As was publicized in Alderman Sophia King’s newsletter, her office hosted: “a community meeting to discuss parking in the South Loop—particularly the area from Congress Parkway (Ida B. Wells Drive) to Roosevelt Road by Wells Street to Wabash Avenue. We plan to share recommendations, get feedback and discuss possible solutions. We will be joined by representatives from the Chicago Department of Transportation and the Finance Department who will answer questions regarding their work in the area. The meeting will take place at Grace Place (637 S. Dearborn) at 6 p.m.”
Summary South Loop Neighbors described the meeting succinctly: At Alderman King’s meeting on October 11, she proposed adding additional street parking in the South Loop. Options include adding free parking with no restrictions and extending overnight free parking, but does not include expanding permit parking.
South Loop Parking Discussion Alderman King arrived at about 6:20pm to a crowd of around 65 people. She and her team have been investigating ways to increase parking in the area. She commented that her office would issue no more “letters of exception” until having a broader discussion with area residents. These exceptions are requested by residents in new buildings who have pay-for parking available and do not qualify for the 1673 permit. New buildings are not allowed to get 1673, because they have available parking.
Several attendees were from Dearborn Park and were concerned about keeping their 9-11am parking ban in place. Alderman King assured them that the issue had been resolved 18 months ago, and the ban would remain.
Alderman King and her team has worked with CDOT for recommendations on expanding parking spaces in the area. The meeting was to get feedback on their recommendations and plan a path for going forward. Obviously, there will always be more cars than spots. Due to the city’s privatized parking meters, there are limited options for evening public parking and extended free parking.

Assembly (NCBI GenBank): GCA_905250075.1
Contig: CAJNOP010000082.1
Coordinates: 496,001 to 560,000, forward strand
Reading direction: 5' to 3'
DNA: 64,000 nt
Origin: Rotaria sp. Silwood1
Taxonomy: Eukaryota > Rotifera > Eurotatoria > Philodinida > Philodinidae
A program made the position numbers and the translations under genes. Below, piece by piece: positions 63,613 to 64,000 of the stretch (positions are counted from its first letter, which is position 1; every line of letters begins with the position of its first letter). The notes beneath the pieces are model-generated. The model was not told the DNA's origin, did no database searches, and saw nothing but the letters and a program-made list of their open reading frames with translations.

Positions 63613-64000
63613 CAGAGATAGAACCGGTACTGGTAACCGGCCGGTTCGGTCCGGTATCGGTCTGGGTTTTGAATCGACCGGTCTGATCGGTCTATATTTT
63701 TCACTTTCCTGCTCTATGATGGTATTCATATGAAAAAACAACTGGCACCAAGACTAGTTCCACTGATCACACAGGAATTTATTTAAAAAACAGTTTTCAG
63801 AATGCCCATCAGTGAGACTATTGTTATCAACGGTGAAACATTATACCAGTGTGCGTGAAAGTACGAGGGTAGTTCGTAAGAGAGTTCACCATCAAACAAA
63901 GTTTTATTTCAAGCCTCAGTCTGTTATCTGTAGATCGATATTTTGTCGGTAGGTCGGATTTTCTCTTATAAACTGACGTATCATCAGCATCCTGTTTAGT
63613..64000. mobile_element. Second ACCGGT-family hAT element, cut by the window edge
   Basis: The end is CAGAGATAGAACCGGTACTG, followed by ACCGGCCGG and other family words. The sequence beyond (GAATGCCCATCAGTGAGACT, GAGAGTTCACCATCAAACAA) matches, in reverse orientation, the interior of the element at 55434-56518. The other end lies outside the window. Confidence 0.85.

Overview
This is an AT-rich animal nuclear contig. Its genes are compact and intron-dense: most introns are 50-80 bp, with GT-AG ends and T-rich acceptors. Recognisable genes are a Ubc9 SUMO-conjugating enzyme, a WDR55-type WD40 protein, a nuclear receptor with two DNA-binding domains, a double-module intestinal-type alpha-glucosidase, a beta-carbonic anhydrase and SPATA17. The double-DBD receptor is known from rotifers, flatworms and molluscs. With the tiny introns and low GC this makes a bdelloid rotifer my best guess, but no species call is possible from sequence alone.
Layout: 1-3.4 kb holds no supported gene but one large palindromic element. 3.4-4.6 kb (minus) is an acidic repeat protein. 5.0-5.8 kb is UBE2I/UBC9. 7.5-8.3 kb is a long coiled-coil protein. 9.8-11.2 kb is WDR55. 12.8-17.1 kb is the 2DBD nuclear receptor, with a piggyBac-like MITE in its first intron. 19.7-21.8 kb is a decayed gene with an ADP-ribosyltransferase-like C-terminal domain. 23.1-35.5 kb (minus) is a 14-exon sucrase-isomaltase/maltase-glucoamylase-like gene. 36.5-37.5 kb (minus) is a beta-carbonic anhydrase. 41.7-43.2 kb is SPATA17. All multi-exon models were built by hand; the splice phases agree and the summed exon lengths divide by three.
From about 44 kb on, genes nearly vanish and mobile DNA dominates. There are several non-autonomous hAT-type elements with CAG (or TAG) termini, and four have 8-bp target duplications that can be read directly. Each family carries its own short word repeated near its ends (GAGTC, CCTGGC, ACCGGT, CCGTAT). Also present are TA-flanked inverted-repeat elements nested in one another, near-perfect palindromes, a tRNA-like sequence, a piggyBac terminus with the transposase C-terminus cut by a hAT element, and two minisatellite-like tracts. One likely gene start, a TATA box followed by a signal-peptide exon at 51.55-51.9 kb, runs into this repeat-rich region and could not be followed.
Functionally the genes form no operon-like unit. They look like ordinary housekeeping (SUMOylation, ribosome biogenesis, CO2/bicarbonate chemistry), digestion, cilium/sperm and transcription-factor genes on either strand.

The Alderman has identified 16 spots in Dearborn Park One (DPI) and 51 spots outside. These could just be added, or they can be leveraged with other currently metered spots and expanded to become 130 spots that are free in the evening. All would be free—not zoned. (Continued on page 13)
Many Dearborn Park One residents were concerned about the placement of the 16 new spots in DPI due to congestion, lack of vehicle turnover, and increased traffic due to the “no outlet” streets. Alderman King stated that new spots in DPI would be free 24/7 and not subject to the 9-11am ban. DPI residents were clear that they opposed free spots due to traffic in and out with drivers looking for parking, confusion on the different parking types, and cars left indefinitely. Residents were open to having the spots if they were permit parking for 1673 (which encompasses the full area—not just DPI). Alderman King said that permit parking is not an option. She simply won’t add any additional permit parking ever.
The Alderman then polled the audience. There was widespread support for adding the 51 spots outside DPI, with “leveraged” spots preferred. There was some pushback on adding spots near The Jazz Showcase due to the proposed bike lanes that may be installed there. There were also requests for adding spots on Plymouth Court north from Polk to Harrison instead. Due to extensive objection to the 16 free non-permit spots within DPI, the Alderman said she “probably won’t change that at all”. In other words, they will not be added.
The meeting concluded around 8pm. Kathy Lewis